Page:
seven story garden

What is a Seven Story Garden?

We named our business after it, so it must be important – but what is a Seven Story Garden? In this article we will discuss the history and methodology of this useful forest gardening framework.

seven story garden

What is a Seven Story Garden?

Seven Story Garden Basics

A major advantage of any forest garden is that it makes efficient use of space. All the space. Horizontal and vertical. Robert Hart, an English horticulturist and early pioneer of the forest gardening concept, described the vertical structure of the forest in seven layers or stories – tall canopy trees, short trees, shrubs, herbaceous bushes, root vegetables, groundcover, and vines.

Seven Story Garden
Diagram of the seven layers of a seven story garden. Source: Quercusrobur

This vertical structure is what sets forests and forest gardens apart from most of our garden ecosystems. We can leverage that difference with a simple mindset shift. By considering and integrating each of these layers into garden designs, we can enhance biodiversity, create mutualistic relationships between our plants, create habitats, and yield more food in our garden spaces. We can build seven story gardens. Lets take a look at each of these layers – what they are, what they do, and what plants we can grow in them.

The Seven Stories

1. Tall Canopy Trees

Canopy Tree Story Black Walnut
North America’s largest black walnut tree. Source: Gobywalnut

The Tall Canopy Tree story is the cornerstone of a forest garden ecosystem. The plants in this layer are the largest and require the most resources. They are also the most productive, yielding fruit and nut crops, leaf and branch litter that builds soil, and habitat for wildlife. The deep roots of canopy trees bring nutrients to the surface and the tall branches capture additional moisture from the atmosphere, all of which benefit the understories of the forest garden. The arrangement of canopy trees will determine the patterns of light and shade throughout the garden. Pruning and selecting varieties with naturally open branch structures can facilitate more light reaching the lower stories.

Useful Canopy Tree Species Include:

  • Acacia
  • Chestnut
  • Honey Locust
  • Pecan
  • Walnut
  • Apple, Pear, and Stone Fruits (on standard rootstock)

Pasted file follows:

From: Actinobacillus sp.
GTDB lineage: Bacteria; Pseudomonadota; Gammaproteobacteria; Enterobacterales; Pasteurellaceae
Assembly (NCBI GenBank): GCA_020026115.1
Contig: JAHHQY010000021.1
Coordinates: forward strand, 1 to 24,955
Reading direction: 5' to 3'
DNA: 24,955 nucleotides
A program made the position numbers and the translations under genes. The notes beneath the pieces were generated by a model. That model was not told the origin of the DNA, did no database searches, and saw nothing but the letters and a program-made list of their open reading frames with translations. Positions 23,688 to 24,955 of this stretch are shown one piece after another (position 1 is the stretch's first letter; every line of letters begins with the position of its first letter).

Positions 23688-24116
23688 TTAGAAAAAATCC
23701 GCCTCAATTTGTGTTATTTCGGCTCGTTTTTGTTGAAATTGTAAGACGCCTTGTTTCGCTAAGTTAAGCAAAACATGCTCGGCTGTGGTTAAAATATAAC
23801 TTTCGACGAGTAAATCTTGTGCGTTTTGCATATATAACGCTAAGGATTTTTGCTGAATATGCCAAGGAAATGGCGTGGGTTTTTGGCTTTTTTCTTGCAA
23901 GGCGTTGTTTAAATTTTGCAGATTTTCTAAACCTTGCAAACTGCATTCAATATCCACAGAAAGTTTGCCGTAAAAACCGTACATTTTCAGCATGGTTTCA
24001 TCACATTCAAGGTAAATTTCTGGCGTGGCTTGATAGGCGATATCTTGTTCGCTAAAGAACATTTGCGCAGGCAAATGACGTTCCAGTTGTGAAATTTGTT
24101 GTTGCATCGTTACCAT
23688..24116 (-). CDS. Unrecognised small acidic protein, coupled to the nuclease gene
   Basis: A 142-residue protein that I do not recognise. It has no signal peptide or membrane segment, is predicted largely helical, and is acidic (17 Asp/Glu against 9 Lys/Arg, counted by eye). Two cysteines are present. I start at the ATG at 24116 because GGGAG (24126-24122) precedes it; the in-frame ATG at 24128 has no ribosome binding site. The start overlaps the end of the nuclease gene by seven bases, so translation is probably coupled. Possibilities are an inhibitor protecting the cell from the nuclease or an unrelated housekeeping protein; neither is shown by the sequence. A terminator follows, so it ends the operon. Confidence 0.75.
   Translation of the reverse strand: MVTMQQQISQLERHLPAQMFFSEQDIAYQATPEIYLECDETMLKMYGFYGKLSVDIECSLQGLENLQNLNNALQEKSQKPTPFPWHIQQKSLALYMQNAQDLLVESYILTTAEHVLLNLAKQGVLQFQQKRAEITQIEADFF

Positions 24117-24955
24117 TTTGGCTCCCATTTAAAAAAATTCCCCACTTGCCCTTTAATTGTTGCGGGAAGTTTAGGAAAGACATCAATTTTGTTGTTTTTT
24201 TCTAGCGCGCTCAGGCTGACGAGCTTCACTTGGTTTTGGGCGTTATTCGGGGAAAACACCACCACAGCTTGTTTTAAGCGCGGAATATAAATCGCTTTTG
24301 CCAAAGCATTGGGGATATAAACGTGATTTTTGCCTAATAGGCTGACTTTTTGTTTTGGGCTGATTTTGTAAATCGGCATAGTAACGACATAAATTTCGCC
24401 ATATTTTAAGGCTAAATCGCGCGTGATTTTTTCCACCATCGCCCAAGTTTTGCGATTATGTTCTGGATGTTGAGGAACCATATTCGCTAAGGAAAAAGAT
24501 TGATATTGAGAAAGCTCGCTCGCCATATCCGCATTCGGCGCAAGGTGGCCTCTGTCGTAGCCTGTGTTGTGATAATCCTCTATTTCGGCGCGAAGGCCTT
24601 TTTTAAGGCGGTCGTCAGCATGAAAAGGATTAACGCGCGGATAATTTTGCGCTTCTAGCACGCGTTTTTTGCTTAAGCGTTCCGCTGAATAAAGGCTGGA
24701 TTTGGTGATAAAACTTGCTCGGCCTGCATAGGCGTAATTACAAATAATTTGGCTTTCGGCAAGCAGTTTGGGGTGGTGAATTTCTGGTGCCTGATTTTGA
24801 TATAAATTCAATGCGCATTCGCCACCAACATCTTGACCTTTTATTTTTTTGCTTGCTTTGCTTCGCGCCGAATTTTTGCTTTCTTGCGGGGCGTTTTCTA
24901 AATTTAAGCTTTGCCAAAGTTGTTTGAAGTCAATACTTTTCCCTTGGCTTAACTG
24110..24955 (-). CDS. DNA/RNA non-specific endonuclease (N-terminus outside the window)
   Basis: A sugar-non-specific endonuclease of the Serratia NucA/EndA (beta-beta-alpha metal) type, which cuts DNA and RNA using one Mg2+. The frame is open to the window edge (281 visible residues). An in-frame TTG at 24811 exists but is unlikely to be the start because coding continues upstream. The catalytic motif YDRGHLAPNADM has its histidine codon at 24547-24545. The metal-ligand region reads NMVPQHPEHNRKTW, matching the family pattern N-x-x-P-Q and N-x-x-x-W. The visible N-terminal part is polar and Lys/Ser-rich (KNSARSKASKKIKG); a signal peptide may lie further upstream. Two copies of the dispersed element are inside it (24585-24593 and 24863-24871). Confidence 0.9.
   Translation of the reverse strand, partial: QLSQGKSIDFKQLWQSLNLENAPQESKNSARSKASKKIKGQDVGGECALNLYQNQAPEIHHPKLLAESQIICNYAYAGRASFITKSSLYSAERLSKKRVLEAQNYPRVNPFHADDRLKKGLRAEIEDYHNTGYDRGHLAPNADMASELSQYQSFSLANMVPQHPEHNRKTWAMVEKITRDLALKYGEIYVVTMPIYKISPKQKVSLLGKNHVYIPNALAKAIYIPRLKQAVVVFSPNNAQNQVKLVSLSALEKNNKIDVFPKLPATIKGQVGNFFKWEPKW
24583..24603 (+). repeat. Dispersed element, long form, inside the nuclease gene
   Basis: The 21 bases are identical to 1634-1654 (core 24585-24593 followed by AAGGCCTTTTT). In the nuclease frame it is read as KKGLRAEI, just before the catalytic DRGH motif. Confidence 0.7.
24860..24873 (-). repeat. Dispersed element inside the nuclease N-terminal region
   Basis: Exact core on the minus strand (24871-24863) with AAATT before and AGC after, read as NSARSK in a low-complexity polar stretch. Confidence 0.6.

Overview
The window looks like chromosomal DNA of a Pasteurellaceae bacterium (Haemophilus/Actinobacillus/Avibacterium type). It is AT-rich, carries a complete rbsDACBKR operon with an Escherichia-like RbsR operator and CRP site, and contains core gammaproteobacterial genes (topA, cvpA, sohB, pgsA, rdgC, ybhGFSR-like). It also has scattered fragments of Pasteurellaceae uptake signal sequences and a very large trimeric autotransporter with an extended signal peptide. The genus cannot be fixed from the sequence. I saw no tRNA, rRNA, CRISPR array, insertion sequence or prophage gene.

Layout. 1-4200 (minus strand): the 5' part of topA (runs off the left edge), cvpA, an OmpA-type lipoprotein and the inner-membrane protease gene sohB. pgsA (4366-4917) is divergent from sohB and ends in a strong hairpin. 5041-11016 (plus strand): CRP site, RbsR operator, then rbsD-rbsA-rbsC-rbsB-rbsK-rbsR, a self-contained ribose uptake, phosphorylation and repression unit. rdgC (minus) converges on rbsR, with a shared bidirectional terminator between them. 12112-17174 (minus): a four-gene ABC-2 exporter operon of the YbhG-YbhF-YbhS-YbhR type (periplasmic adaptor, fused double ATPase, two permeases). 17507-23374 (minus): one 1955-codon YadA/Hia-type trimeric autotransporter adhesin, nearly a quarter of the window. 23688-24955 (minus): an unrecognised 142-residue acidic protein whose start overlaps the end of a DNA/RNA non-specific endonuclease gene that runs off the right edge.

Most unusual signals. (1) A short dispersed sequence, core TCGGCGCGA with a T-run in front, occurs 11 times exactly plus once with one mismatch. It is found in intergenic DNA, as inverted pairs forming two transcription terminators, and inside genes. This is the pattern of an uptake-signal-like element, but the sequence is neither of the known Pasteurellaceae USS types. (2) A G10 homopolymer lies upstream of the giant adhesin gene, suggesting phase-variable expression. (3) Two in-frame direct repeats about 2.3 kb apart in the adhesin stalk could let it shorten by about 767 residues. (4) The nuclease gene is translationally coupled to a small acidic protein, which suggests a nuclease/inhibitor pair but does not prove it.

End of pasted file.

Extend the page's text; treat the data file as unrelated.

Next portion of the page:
2. Short Trees

Small Tree Story Pawpaw
A row of pawpaw trees under a sugar maple. Source: cbarlow

The Short Tree story contains many of the same species as the Canopy story, but, well…shorter! One way to accomplish this is by planting fruit or nut varieties, like apples and pears, grown on dwarf or semi-dwarf rootstock. You can also plant tree species that are naturally shorter, like apricots and mulberries! While your canopy layer should be open enough to allow shorter trees to grow, this story also benefits from shade tolerant species, such as pawpaws and persimmons.

Useful Short Tree Species Include:

  • Fig
  • Hazelnut
  • Mulberry
  • Pawpaw
  • Persimmon
  • Pomegranate
  • Quince
  • Apples, Pears, and Stone Fruits (on dwarf or semi-dwarf rootstock)

3. Woody Shrubs

Woody Shrub Story Elderberry
Rows of elderberry shrubs. Source: Anna Regelsberger

Sun-loving varieties of shrubs can fill in the gaps between groups of trees, while shade-tolerant varieties can thrive under the canopy species. A wide variety of perennial shrub species can be planted to suit any need – food, crafting, animal habitat, nitrogen fixation, and beyond! These species also tend to grow faster and bear fruit sooner than the larger tree species, creating yields at the early stages of your seven story garden journey!

Useful Woody Shrub Species Include:

  • Aronia (chokeberry)
  • Blackberry
  • Currant
  • Elderberry
  • Gooseberry
  • Juneberry
  • Raspberry
  • Sea Buckthorn

4. Herbaceous Bushes

Herbaceous Story Comfrey
Comfrey. Source: Finchj

Herbaceous species don’t produce woody stalks, like shrubs, and are typically shorter, but can be grown more densely. Many of the annual species associated with a typical vegetable garden fall into this category, and can be planted at the sunny edges of a forest garden. Additionally, a vast number of perennial species flourish in this niche. Planting this layer densely and diversely can help to produce mulch, attract pollinators, cultivate edible and medicinal herbs, and more!

Useful Herbaceous Species Include:

  • Anise Hyssop
  • Asparagus
  • Basil
  • Borage
  • Comfrey
  • Mint
  • Nettle
  • Oregano
  • Sorrel
  • Yarrow

5. Root Vegetables

Root Story Groundnut Tuber
A groundnut tuber. Source: James St. John

Don’t forget to look underground for delicious and useful elements of your garden! Obviously, all of these plants also have above ground vegetation, but they are characterized primarily by tuberous or bulbous roots with great edible or medicinal value.

Useful Root Species Include:

  • Garlic
  • Ginseng
  • Groundnut
  • Hardy Ginger
  • Horseradish
  • Jerusalem Artichoke
  • Potato
  • Ramps

6. Ground Cover